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Table Of Contents

Factors for the Future
The Blackest Days
The Search For a Saviour
The Creation of the Panzertruppe
Vindication in Poland
The Green Light through France
Victory in the West 1940
The Fate of a Hero
The Road to Lotzen
The Last in the Line
The Final Stand
Development of german armor tactics
The first three Panzerdivisionen
First experience in war
Armored battle groups
The panzerbrigade in 1944
Reorganization after teh second world war
Why is the offense the main type of combat operations ?
Forms of attack
Prerequisites for the attack
The start of the attack
Course of the attack
Meeting engagement (begegnungsgefecht)
Attacks at night or in conditions of limited visibility
Attacks across water obstacles
Breaching obstacles
Pursuit
Actions at the objective
Issuing orders
Command and control (fuhrung)
Transition to the next operation
Logistics
Conclusion
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Guderian Myth of the Blitzkrieg and Panzer Tactics

Guderian Myth of the Blitzkrieg and Panzer Tactics

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Heinz Wilhelm Guderian (17 June 1888 – 14 May 1954) was a German general during World War II. He was a pioneer in the development of armored warfare, and was the leading proponent of tanks and mechanization in the Wehrmacht (German Armed Forces). Germany's panzer (armored) forces were raised and organized under his direction as Chief of Mobile Forces. During the war, he was a highly successful commander of panzer forces in several campaigns, became Inspector-General of Armored Troops, rose to the rank of Generaloberst, and was Chief of the General Staff of the Heer in the last year of the war.
Guderian was born in Kulm, West Prussia (now Chełmno, Poland). From 1901 to 1907 Guderian attended various military schools. He entered the Army in 1907 as an ensign-cadet in the (Hanoverian) Jäger Bataillon No. 10, commanded at that point by his father, Friedrich Guderian. After attending the war academy in Metz he was made a Leutnant (full Lieutenant) in 1908. In 1911 Guderian joined the 3rd Telegraphen-Battalion of the Prussian Army Signal Corps. On October 1, 1913, he married Margarete Goerne with whom he had two sons, Heinz Günter (born Aug 2nd 1914 to 2004) and Kurt (born 17 September 1918 to 1984). Both sons became highly decorated Wehrmacht officers during World War II; Heinz Günter became a Panzer general in the Bundeswehr after the war.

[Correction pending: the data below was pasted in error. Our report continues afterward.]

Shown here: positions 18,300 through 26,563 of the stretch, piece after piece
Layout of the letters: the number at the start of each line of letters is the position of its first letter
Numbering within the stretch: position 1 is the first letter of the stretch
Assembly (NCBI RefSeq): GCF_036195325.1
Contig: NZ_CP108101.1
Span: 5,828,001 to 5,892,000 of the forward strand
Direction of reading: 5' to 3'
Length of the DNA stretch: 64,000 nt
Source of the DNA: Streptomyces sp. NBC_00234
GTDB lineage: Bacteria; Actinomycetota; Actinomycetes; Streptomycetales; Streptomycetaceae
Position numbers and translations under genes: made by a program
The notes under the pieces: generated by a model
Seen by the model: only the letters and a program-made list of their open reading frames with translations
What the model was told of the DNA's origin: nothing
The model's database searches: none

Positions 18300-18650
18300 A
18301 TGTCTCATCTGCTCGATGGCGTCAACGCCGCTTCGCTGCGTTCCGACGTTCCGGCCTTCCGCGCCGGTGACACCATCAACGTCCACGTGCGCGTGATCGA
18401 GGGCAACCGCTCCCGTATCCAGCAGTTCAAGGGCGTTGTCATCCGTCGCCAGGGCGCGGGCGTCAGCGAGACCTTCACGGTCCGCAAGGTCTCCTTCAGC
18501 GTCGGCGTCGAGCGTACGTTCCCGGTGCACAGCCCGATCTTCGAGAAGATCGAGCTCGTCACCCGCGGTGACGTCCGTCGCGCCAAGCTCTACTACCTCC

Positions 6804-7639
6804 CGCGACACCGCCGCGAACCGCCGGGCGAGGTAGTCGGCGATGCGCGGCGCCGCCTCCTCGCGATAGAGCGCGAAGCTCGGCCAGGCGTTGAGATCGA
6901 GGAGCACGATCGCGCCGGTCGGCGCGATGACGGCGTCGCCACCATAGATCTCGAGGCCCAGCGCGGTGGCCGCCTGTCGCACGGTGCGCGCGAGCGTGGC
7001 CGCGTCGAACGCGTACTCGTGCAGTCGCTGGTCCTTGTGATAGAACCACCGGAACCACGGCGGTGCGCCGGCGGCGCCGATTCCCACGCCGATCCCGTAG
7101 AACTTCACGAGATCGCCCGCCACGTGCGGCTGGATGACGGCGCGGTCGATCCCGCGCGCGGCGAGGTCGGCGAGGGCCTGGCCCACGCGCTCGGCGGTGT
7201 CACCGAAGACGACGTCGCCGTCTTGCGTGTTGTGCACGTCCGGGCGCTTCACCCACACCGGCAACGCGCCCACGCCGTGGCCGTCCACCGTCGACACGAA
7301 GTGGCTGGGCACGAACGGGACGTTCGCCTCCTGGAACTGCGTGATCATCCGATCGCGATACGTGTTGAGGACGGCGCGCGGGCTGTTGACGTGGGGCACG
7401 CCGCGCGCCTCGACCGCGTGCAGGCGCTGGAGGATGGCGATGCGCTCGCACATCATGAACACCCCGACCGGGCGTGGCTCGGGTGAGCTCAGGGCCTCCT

Heinz Wilhelm Guderian (17 June 1888 – 14 May 1954) was a German general during World War II. He was a pioneer in the development of armored warfare, and was the leading proponent of tanks and mechanization in the Wehrmacht (German Armed Forces). Germany's panzer (armored) forces were raised and organized under his direction as Chief of Mobile Forces. During the war, he was a highly successful commander of panzer forces in several campaigns, became Inspector-General of Armored Troops, rose to the rank of Generaloberst, and was Chief of the General Staff of the Heer in the last year of the war.
Guderian was born in Kulm, West Prussia (now Chełmno, Poland). From 1901 to 1907 Guderian attended various military schools. He entered the Army in 1907 as an ensign-cadet in the (Hanoverian) Jäger Bataillon No. 10, commanded at that point by his father, Friedrich Guderian. After attending the war academy in Metz he was made a Leutnant (full Lieutenant) in 1908. In 1911 Guderian joined the 3rd Telegraphen-Battalion of the Prussian Army Signal Corps. On October 1, 1913, he married Margarete Goerne with whom he had two sons, Heinz Günter (born Aug 2nd 1914 to 2004) and Kurt (born 17 September 1918 to 1984). Both sons became highly decorated Wehrmacht officers during World War II; Heinz Günter became a Panzer general in the Bundeswehr after the war.

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Published by: Gustavo Urueña Arellano on Mar 09, 2013
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10/11/2013

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